The Daily: December 12

We scour the news so you don't have to
US town in real life version of 'The Birds'
A North American town has declared war on crows after an invasion likened to scenes from Hitchcock's 1963 thriller, 'The Birds'. The collective noun for crows is a 'murder', which seems fitting, however residents have said that the birds are not aggressive. It is their sheer number which is overwhelming; there are over 50,000 of the avian pests, and they are posing safety fears and potential health hazards as they perch on trees, buildings and awnings. Noise machines and laser pointers have been deployed in an attempt to drive the flocks away, but are not wholly effective and frequently have to be reprogrammed as the birds are intelligent and learn over time that the noises - which resemble crows in distress or predatory animals - do not pose a real threat. It is not the first time the town has been inundated and cleaning up after the crows costs an estimated $10,000 annually.

Work begins to preserve Chicago Museum's 2,500-year-old mummy
Conservation work has begun in Chicago's Field Museum to preserve the remains of a mummified body that is said to be over 2,500 years old. Scientist J P Brown and his assistants at the museum lifted the lid of the ancient coffin last Friday, revealing the mummified body of a 14-year-old boy who had been stored in the sarcophagus for over two millennia. During the unveiling of the mummy on Friday, Brown and three other scientists wore surgical gloves and used specially designed clamps to carefully open the fragile coffin. After standing on its feet for the majority of time since the boy's death, thousands of years of gravity have caused many of the bones in the mummy's legs to break into pieces, while much of the material surrounding his body has decayed, making it almost impossible to be removed. The body in the sarcophagus is believed to belong to Minirdis, the son of a high-ranking stolist priest, who died from unknown causes in his early teens. It is due to be exhibited at the Natural History Museum of Los Angeles County next September followed by Denver's Museum of Nature and Science in 2016. Brown and his team now face the daunting challenge of safely renovating it in time.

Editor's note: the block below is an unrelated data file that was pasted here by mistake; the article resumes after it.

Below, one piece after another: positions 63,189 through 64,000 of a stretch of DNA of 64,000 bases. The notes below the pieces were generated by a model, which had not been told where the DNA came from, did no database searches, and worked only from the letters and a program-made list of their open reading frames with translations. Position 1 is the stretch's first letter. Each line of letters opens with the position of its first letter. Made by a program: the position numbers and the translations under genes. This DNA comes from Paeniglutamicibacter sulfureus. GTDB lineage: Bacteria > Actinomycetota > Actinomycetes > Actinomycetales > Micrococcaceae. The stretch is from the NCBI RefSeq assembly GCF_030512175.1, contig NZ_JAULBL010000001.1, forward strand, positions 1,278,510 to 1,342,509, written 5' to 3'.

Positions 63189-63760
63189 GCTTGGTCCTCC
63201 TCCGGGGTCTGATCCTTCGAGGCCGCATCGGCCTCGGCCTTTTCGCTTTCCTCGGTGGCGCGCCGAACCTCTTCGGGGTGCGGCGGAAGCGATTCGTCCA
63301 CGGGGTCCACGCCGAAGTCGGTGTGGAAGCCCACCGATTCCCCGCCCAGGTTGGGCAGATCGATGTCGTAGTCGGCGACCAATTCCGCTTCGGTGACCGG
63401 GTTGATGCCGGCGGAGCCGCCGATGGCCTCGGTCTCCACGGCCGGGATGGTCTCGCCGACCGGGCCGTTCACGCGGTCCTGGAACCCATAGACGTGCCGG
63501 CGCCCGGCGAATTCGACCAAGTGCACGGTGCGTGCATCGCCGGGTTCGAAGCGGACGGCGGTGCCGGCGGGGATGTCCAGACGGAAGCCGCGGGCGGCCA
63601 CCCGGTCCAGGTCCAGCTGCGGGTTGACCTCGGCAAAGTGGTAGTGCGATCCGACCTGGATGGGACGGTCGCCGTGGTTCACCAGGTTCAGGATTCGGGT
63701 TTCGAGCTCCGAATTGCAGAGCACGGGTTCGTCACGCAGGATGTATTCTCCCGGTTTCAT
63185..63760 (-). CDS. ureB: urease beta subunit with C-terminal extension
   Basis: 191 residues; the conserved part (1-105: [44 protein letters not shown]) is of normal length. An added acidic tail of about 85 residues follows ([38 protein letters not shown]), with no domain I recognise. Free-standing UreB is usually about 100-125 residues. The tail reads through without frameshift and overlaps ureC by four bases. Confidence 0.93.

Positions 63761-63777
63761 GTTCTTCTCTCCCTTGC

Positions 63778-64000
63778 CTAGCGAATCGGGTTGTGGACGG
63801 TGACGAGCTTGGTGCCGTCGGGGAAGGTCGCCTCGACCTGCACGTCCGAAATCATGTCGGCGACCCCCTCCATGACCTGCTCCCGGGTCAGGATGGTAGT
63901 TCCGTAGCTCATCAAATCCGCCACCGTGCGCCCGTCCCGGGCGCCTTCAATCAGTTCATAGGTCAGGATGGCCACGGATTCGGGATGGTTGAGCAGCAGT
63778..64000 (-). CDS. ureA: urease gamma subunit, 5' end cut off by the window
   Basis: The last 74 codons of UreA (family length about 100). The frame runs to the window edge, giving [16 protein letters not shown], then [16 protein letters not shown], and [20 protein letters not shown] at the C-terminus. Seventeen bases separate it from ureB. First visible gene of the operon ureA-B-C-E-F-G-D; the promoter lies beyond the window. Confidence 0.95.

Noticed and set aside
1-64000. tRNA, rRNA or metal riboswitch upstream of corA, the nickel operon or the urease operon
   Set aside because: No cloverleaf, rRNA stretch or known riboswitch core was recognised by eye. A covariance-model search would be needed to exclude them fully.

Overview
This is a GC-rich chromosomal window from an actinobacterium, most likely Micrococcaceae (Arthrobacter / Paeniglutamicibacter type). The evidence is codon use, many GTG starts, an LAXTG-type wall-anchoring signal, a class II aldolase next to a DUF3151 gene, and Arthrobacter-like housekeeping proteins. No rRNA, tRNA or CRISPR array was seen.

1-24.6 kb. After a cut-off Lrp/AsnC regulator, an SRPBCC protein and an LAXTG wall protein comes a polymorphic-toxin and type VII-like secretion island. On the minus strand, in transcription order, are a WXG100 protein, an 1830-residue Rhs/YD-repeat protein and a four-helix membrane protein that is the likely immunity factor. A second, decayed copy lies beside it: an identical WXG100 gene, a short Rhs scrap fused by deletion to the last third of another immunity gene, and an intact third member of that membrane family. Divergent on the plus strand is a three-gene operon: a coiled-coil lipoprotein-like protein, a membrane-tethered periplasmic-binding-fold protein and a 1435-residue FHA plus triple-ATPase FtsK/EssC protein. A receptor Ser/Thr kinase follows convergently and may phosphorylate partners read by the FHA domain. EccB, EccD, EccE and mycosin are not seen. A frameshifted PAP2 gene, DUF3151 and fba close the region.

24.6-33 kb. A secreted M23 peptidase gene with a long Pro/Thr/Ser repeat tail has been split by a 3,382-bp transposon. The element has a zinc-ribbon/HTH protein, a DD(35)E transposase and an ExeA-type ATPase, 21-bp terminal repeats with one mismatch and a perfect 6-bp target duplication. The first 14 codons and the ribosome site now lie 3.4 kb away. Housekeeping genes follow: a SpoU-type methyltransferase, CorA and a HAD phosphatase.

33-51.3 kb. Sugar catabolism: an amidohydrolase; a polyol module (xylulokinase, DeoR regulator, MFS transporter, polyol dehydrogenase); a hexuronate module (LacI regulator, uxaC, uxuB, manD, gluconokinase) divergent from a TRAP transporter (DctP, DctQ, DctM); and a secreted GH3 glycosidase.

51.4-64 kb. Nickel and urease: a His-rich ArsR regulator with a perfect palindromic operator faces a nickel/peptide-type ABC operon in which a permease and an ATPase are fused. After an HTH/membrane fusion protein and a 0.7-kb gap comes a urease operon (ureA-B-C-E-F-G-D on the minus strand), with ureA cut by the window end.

National Christmas Jumper Day
Almost 4 million people, including staff at The Lady, are currently sporting garish festive knits for Christmas Jumper Day, which falls today. But those willingly wearing clothes adorned with such horrors as pompoms and square-looking reindeer are doing so for a good cause. Save the Children state on their website : 'Make the world better with a sweater. Wear a woolly. Donate. Spread the jumper joy', inviting those wearing Christmassy knits to donate either online or by texting. They have, at the time of writing, raised £198, 753 for the cause today solely through donations by people wearing festive jumpers. This is the third year of the annual fundraising event, which benefits from the trend of people ironically wearing ugly Christmas jumpers. The trend seems to have begun in 2011, when Amazon reported a 600 per cent increase in sales from the year before.

Constable's hidden kingfisher uncovered
The recent restoration of John Constable's famous oil painting 'The Mill Stream' has revealed the image of a tiny kingfisher, never before identified. The bird is seen flitting across the water in the centre of the painting, completed in 1814. Years of discoloured varnish and accumulated grime had concealed the small bird from view, but it has now been uncovered through an operation to smarten up the painting for its 200th birthday. Conservator Rosalind Whitehouse was surprised to notice a flash of red and blue as she examined an enhanced digital photograph of the canvas. She said, "The painting had not been cleaned for probably over 100 years, and the old varnish had become so yellow and dark that the painting's colours were hidden. In the light of all the great Constable paintings that have been cleaned in recent years in public collections, this one was suffering by comparison." But when the month-long restoration project began, art historians were unaware that whole new elements would be unearthed.

Boxes of 'nothing' for people who have everything are selling fast
Those who are struggling to find what to buy for the person who has everything this Christmas may just be in luck. If the answer to the question, 'what can I possibly buy them?' is 'nothing', then look no further than You Need Nothing, a company selling boxes containing just that: 'nothing', designed by a group of philanthropic designers. You can pay between 34 and 199 euros for an unremarkable cinder block in white or black and present it to your loved one as a message that they should appreciate all they already have. All proceeds of the blocks will go to Oxfam, and they have nearly all sold out. The remaining ten white boxes are selling for 199 euros on the You Need Nothing website.